Attention, sports fans! You are slightly demented. Seeking help in the latest from droll journalist Queenan (Balsamic Dreams, 2001, etc.) will simply exacerbate the nuttiness.
What are all those war-painted, loud, fat drunks in the cheap seats up to, anyway? The author isn’t quite sure. Harboring a prodigious recollection of sports arcana, he is more earnest than those mugs in the fight for Truth, Justice, and the American Way. Theologically as fierce as a Jesuit in his study of the personality disorder that dictates unreasoned fidelity to bands of congenital losers, Queenan unleashes his accustomed wit. He offers no bumbling performer false deference. After all, “the fans care about championships. The athletes care about money.” Hailing from the city of brotherly love, the author is bound to root for the Phillies, 76ers, Flyers, and Eagles, no matter how awful these home teams may be. It’s crazy, of course, but it’s one way fans are assigned. Some fans dispense their loyalty because they like the team colors or home arena. Other fans bond to teams they see as destined to prevail, even shifting allegiances with developments. That’s despicable, says Queenan. The right way to choose a team is through birthright, whether by primogeniture or natal city. He goes on to discuss stadium etiquette—when mooned by a drunk fat lady “sporting a tattoo and wearing a microscopic thong,” he announces, “This is not what Abner Doubleday had envisioned”—to provide an analysis of sports movies, and to review incompetent team announcers. He considers sports pedagogy and how to teach innocent youth about the rigors of real life (i.e., sports). Not that a game like baseball is a metaphor for life or anything. It’s better than life—and slower, too. (Though not as boring as golf on TV.) Queenan’s no philosophical Roger Kahn or David Halberstam, but he’s got game, especially if cussing and yelling are involved.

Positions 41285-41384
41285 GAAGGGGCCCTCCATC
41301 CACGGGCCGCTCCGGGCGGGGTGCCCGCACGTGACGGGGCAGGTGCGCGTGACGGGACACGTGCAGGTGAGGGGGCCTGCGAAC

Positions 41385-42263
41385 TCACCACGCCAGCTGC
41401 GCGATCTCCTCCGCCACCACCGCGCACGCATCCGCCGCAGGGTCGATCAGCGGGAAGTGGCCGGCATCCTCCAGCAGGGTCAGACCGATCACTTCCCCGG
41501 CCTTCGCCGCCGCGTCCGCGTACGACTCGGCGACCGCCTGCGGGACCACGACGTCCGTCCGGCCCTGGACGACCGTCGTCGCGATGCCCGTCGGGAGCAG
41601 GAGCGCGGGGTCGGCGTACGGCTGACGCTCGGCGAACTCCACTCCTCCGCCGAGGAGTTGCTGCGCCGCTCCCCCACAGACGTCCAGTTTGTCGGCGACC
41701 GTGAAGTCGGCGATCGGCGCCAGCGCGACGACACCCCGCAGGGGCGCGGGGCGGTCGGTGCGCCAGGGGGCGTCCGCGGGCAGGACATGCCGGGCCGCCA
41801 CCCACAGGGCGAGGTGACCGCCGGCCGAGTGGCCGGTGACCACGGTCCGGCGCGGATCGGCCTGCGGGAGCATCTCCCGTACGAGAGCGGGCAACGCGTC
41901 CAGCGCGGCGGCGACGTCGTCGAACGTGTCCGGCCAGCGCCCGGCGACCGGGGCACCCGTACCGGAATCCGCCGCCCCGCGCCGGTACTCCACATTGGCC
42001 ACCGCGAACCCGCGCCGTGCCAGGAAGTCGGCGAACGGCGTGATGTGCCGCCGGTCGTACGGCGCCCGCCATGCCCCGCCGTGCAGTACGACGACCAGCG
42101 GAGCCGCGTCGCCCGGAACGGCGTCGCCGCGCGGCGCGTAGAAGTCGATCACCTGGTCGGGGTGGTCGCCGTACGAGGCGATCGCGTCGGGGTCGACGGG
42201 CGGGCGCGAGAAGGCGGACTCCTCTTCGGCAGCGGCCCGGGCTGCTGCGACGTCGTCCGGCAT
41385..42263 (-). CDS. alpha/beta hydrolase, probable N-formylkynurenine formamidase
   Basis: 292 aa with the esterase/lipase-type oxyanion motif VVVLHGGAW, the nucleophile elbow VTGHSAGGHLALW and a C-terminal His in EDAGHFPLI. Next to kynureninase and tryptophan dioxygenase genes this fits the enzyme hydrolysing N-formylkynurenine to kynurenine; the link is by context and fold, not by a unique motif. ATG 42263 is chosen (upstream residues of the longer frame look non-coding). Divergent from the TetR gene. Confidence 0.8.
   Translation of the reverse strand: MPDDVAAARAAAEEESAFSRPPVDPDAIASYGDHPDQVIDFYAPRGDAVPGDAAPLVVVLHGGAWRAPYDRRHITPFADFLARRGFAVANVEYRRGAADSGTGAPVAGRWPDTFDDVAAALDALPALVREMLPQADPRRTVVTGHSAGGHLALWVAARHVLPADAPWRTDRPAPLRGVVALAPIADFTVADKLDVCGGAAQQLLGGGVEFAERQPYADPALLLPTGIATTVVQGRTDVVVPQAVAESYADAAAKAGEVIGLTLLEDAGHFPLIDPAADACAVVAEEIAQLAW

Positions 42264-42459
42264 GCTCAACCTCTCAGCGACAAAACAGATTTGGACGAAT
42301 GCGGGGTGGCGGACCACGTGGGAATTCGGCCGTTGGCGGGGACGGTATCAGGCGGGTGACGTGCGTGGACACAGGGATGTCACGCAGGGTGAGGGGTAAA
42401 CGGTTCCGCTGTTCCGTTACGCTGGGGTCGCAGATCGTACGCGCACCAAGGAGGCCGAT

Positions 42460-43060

A fan’s overstated memoir and undeniably funny, if as protracted as regular season extra innings.